The last talk in this section was by Clement Farabet from Twitter – their aim is to understand people from what they post and their relationships.  Topics appear and disappear on twitter very quickly.  Some tweets are impossible to get context without seeing an accompanying image.  They also wanted to look at NSFW filtering, which is more difficult than might be expected.  Only so much can be done with classical techniques (we learned early in the day that “classical” actually means 2 years ago or more 🙂 ).  With some images, they get reposted many times, so the system needs to recognise copies, even if they have been altered.  Clement showed an example of the Ellen selfie, along with some of the photoshopped versions that spawned from it, which were matched.

The relationship between the raw data and the prediction of interest in the tweet and its categorisation is highly non-linear.  There are multiple problems and these can be solved with different tools.  The beauty of Twitter is the amount of data that they have access to for learning – it’s something those of us in smaller companies can only dream of!

So that was day 1, and this is only a high level summary of the notes I took during the sessions.  There are a lot of interesting avenues I need to investigate, and I suspect that the ideal will be in combining multiple approaches to achieve what I need.  A lot of brain food and only a few hours to let it all sink in (especially for someone still slightly jetlagged!) before day 2 and more talks.

 

janet

Dr Janet is a Molecular Biochemistry graduate from Oxford University with a doctorate in Computational Neuroscience from Sussex. I’m currently studying for a third degree in Mathematics with Open University.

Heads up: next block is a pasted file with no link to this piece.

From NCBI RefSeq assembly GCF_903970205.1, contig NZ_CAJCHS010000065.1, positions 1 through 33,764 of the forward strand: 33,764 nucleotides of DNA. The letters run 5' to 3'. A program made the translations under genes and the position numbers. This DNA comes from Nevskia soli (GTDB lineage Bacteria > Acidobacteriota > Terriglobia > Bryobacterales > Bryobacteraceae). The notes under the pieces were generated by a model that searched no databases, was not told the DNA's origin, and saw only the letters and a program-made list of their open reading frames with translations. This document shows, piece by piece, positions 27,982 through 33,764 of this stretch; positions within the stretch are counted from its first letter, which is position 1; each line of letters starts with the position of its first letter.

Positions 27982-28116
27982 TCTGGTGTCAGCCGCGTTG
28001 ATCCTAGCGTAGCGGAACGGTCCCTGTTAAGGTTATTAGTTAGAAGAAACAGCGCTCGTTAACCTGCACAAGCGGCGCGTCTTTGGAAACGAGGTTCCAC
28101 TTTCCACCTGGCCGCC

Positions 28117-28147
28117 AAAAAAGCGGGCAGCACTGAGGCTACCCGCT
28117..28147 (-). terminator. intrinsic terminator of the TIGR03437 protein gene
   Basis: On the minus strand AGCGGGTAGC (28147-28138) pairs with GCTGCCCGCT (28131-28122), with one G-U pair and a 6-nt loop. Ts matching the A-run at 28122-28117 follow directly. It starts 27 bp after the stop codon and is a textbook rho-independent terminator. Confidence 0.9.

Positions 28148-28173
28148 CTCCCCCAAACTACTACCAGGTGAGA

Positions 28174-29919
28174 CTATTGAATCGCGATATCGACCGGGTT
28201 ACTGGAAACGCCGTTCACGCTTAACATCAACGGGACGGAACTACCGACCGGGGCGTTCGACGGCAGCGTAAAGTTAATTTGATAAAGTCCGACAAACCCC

During the day, and sometimes out of hours, I work as a Chief Science Officer. You can read all about that on my LinkedIn page.


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janet

Dr Janet is a Molecular Biochemistry graduate from Oxford University with a doctorate in Computational Neuroscience from Sussex. I’m currently studying for a third degree in Mathematics with Open University.

During the day, and sometimes out of hours, I work as a Chief Science Officer. You can read all about that on my LinkedIn page.

2 thoughts on “ReWork DL Boston 2015 – Day 1”

  1. As one of the panelists on Day One, I very much appreciate that you took the time to record and share your thoughts. However, in my opinion it appears that you somewhat half listened, and then “shared” accordingly. Please be mindful that this can be both inaccurate and harmful. I assume you were talking about me, when you mentioned “in progress”. Please know that I have a long and in-depth career in technology — I have worked with and for many large corporations and startups. My expertise and opinion was not in relation to my current stealth project, which you may know is a rather common status, but in my overall opinion on current use in today’s world. Although, I get your point (that the 3 of us mostly agreeing that it’s early for deep learning to be mainstream in regards to enterprise adoption, was perhaps somewhat redundant) the fact that we did and came from quite different perspectives underlines the point. Also, please know that I personally heard from many attendees that were very happy to hear about some of the business concerns and realities surrounding deep learning and wished that we had gone on longer. I thought overall it was a good conference and I am very excited and bullish on the promise of deep learning and look forward to participating in the many exciting advances that it will bring.

    1. hi Lauren, Thanks for reading! Whilst my primary focus was the technological information of the day, I agree I skimmed over the panel session somewhat in my summary above and could have expanded more on the points made by yourself and the other two panelists. At the time I tweeted the excellent point you made that there are “huge opportunities in deep learning but to translate them to corporate spend is a problem”, along with other comments made by Claudia that “not all problems need deep learning”. I would have loved to have seen a fourth panelist with a success story to aid the discussion and their absence is probably indicative of where the industry is at the moment.

      This is indeed an exciting time and, as we discussed at the conference, it is a shame that companies with good ideas are not succeeding because they cannot balance their spend.